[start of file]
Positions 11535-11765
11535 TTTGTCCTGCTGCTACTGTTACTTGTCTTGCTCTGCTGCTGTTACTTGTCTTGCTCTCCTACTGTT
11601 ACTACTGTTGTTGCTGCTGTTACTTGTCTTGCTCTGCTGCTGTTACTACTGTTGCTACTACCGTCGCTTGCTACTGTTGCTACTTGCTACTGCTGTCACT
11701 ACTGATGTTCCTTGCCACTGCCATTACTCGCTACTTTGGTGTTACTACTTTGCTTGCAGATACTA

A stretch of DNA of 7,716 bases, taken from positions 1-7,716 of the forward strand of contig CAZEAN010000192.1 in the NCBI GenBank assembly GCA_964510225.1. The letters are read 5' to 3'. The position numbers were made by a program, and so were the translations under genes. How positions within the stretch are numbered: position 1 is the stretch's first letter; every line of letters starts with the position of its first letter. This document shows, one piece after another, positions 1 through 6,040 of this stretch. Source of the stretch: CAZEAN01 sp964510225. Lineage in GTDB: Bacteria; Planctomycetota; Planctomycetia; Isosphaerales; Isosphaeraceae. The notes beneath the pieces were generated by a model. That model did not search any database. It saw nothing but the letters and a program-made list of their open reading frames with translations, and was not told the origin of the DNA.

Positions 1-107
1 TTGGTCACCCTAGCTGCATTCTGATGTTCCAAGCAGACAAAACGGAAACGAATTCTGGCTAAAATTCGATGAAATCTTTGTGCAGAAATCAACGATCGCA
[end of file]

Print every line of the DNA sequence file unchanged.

Positions 11535-11765
11535 TTTGTCCTGCTGCTACTGTTACTTGTCTTGCTCTGCTGCTGTTACTTGTCTTGCTCTCCTACTGTT
11601 ACTACTGTTGTTGCTGCTGTTACTTGTCTTGCTCTGCTGCTGTTACTACTGTTGCTACTACCGTCGCTTGCTACTGTTGCTACTTGCTACTGCTGTCACT
11701 ACTGATGTTCCTTGCCACTGCCATTACTCGCTACTTTGGTGTTACTACTTTGCTTGCAGATACTA

A stretch of DNA of 7,716 bases, taken from positions 1-7,716 of the forward strand of contig CAZEAN010000192.1 in the NCBI GenBank assembly GCA_964510225.1. The letters are read 5' to 3'. The position numbers were made by a program, and so were the translations under genes. How positions within the stretch are numbered: position 1 is the stretch's first letter; every line of letters starts with the position of its first letter. This document shows, one piece after another, positions 1 through 6,040 of this stretch. Source of the stretch: CAZEAN01 sp964510225. Lineage in GTDB: Bacteria; Planctomycetota; Planctomycetia; Isosphaerales; Isosphaeraceae. The notes beneath the pieces were generated by a model. That model did not search any database. It saw nothing but the letters and a program-made list of their open reading frames with translations, and was not told the origin of the DNA.

Positions 1-107
1 TTGGTCACCCTAGCTGCATTCTGATGTTCCAAGCAGACAAAACGGAAACGAATTCTGGCTAAAATTCGATGAAATCTTTGTGCAGAAATCAACGATCGCA